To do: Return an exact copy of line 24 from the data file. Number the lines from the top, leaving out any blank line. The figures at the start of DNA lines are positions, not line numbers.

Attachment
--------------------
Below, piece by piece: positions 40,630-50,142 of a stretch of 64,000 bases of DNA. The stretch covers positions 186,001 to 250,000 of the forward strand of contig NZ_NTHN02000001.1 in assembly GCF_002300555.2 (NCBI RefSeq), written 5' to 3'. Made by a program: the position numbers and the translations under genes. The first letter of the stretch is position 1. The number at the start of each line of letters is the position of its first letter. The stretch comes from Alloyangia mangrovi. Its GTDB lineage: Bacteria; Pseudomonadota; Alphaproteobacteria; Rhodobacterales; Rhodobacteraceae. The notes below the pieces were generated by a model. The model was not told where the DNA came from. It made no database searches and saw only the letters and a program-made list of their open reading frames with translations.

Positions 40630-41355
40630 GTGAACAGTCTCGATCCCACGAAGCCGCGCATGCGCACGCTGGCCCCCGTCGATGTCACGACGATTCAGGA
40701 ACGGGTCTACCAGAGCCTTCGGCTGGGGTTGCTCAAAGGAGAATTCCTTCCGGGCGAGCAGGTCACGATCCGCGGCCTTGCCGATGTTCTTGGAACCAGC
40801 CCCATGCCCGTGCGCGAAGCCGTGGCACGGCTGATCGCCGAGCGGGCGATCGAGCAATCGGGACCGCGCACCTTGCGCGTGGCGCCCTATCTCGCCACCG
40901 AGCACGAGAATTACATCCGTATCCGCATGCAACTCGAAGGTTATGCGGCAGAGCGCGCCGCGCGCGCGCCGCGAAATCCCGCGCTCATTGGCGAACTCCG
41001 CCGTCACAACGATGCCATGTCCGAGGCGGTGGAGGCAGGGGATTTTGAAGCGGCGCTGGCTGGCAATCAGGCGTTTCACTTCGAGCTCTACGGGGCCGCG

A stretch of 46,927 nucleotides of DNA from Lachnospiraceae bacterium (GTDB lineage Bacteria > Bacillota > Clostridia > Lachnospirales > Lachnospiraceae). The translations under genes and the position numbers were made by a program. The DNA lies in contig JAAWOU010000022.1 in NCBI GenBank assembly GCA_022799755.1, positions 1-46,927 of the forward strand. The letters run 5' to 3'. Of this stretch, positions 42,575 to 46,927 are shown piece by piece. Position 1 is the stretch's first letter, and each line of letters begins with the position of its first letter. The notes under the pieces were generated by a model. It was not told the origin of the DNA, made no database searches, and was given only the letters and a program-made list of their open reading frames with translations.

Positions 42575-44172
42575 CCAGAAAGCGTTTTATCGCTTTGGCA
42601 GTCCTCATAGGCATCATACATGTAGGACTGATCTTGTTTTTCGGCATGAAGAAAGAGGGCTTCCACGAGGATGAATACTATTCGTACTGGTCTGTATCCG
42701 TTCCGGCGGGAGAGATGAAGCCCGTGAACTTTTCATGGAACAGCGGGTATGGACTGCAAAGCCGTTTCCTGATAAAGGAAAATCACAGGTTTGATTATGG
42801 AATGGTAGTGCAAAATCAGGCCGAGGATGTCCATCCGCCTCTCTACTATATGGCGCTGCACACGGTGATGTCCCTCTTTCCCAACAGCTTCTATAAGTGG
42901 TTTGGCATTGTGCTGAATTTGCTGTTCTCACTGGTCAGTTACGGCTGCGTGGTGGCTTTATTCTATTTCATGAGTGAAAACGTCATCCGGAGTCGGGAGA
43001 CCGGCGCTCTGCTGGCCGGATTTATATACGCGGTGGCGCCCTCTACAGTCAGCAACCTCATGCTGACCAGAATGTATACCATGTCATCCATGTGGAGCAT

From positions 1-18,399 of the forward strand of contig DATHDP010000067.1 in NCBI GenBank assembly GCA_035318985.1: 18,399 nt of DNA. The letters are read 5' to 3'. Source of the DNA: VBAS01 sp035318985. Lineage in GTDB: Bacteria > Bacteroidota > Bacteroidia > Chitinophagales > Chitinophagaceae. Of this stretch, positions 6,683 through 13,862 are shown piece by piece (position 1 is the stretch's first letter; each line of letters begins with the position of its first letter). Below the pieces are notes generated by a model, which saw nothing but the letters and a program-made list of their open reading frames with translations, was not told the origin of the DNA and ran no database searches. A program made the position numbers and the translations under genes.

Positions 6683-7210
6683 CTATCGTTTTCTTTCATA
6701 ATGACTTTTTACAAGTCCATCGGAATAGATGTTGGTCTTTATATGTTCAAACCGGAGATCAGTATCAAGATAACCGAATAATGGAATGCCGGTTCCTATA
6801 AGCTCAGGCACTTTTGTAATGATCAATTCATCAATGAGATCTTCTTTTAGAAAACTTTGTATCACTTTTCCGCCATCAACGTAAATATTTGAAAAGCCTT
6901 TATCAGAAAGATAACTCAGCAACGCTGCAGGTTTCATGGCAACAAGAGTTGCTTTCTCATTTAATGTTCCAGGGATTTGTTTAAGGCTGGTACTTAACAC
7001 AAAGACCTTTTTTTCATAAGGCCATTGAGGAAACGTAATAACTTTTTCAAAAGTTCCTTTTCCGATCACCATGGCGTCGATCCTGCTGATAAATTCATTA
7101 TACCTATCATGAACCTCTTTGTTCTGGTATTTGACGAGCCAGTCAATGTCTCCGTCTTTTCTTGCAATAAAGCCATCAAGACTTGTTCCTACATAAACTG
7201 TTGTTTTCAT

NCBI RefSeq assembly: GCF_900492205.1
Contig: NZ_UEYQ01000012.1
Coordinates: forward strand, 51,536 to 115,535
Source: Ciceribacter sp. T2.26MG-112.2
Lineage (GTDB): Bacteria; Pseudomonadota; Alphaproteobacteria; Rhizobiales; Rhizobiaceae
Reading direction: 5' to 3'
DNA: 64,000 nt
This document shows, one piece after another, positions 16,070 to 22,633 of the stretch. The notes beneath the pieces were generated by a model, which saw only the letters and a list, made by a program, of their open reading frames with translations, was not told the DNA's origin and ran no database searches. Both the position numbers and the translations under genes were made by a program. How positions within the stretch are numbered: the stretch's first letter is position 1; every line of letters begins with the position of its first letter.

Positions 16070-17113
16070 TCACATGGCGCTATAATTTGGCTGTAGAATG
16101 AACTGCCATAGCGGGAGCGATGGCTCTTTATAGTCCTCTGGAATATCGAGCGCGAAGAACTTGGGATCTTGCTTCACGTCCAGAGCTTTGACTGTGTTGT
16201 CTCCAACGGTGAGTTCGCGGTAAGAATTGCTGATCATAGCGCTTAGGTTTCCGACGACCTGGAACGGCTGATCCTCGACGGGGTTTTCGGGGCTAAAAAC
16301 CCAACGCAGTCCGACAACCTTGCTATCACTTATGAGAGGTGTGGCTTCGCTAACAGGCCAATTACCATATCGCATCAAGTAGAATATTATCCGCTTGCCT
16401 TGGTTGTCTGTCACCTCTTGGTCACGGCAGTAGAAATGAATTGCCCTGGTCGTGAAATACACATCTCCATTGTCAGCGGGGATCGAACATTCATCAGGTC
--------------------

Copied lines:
7201 TTGTTTTCAT